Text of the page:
"Shouldn’t be a big deal," Shae said. "My best friend’s name is Denise Everiss Riley. We want to go to the same school so we can room together. She’s only got a provisional acceptance, but if we were sure she had a full acceptance, I’d be willing to go there, too. We’re not talking an athletic scholarship or anything, just an acceptance."

"That can probably be arranged," the coach said. "I can talk to the admissions office and hurry things along. Does that mean you’re going to come here?"

"Maybe I should explain something," Shae said, going for the kill. "I’m going to be making the same call to the University of Dayton and BGSU in the next few minutes. I’m just giving you a head start. I’ll give you her father’s fax number. This is a race, and the first time stamp on a letter from the admissions office giving her a full acceptance wins."

"Give me that name again and the fax number. I’ll talk to the admissions office right after we get off the phone." He let out a sigh, but his grin could be heard over the phone. "If you play this kind of hard ball on the basketball court, I really want you at Ball State."

"I’ll let you know as soon as I know," Shae told him, glancing at the clock to check the time.

"Bowling Green State?" Eve asked, as soon as Shae hung up the phone. "I never even applied there, and I know they didn’t recruit you."

"They didn’t, but there’s a big rivalry there," she laughed. "I could hear him tense up as soon as I said the word. Now, as I recall, Dayton has a big rivalry with the University of Cincinnati."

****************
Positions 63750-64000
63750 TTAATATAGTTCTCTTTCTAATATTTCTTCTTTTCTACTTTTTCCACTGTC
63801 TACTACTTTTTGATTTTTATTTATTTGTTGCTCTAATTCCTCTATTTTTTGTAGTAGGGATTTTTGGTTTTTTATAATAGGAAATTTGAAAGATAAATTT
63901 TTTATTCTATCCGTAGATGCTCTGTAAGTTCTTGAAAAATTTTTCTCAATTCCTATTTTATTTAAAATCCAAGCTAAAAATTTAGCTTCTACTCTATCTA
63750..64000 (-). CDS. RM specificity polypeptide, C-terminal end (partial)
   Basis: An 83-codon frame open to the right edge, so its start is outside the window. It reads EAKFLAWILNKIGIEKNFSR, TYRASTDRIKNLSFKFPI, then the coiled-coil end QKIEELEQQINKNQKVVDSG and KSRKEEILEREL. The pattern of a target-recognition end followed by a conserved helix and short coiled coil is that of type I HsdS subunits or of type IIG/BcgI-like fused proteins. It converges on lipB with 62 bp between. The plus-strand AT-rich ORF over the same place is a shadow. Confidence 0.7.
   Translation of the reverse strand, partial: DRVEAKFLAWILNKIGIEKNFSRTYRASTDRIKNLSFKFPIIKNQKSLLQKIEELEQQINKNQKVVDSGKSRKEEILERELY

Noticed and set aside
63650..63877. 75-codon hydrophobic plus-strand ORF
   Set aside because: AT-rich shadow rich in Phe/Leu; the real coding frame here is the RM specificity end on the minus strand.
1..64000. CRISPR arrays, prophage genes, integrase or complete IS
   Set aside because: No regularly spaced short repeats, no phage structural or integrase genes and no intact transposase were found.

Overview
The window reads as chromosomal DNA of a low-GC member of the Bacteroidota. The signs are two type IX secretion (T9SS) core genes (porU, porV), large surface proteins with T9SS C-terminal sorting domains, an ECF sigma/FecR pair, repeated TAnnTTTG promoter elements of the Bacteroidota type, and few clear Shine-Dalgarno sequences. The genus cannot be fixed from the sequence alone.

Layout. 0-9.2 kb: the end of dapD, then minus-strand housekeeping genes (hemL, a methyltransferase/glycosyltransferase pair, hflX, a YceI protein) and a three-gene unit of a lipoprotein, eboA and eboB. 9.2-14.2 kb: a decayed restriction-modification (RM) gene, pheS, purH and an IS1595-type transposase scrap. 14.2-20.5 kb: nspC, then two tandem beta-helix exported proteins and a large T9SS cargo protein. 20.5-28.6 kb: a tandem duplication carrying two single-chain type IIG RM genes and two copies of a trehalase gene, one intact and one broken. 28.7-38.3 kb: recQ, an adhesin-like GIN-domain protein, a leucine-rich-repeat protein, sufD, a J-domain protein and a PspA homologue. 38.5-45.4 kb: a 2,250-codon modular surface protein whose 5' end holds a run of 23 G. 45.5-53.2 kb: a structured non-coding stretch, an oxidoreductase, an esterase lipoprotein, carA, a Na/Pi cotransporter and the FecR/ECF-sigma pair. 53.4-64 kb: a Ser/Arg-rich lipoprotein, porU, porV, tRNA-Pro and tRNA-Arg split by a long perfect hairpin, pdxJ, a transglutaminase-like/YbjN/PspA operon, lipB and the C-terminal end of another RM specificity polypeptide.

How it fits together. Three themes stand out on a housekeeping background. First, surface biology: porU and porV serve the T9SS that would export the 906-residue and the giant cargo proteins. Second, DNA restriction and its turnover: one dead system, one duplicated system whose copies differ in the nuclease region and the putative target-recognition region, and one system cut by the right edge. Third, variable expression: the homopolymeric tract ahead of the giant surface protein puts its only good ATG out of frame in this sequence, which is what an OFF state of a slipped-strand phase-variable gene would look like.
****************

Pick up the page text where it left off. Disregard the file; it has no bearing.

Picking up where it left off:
Seventeen minutes by the clock later, the phone rang: Bill Riley, calling from the office at General. "I’ve just gotten a fax from Ball State giving Eve a full acceptance," he said. "Did you have something to do with that?"

"Sure did," Shae laughed. "It means we’re going to Ball State."

"Shae, how did that come about?" Bill laughed. "I mean, I think I smell something tricky going on."

"Something you taught me," she laughed. "How to twist arms, General Hardware Retailers’ style."

April 23, 1988

"Ohhhhhh," Eve sighed. "Would you check out that gorgeous prom dress!"

"That would look really terrific on you," Shae agreed as they stood looking at the beautiful red satin and velvet dress on the mannequin in the window of Yvonne’s Fashions in the Mishawaka Mall. It was full and ruffled, a little low-cut, a dusky red that would have made Eve’s blonde hair really stand out. Shae could feel her friend’s thoughts. "Too bad," she added.

"Yeah," Eve sighed. "Too bad."

Shae didn’t think she needed to discuss it further. The Bradford High School prom had been the previous weekend, and she and Eve hadn’t gone, of course. Partly it was because they had avoided school social events all year, and partly since Eve would have had to go as Denis, and it was becoming increasingly hard for her to play the part. Still, missing the Senior Prom had been a little hard. Shae had at least made the offer that they go, but it got brushed off without discussion. Now, if Eve had been able to go to the prom wearing a dress like that, it would have been a different story – but at Bradford, there wasn’t a chance that could have happened. There was still six weeks of school remaining, six weeks to cover up Denis’ dual life.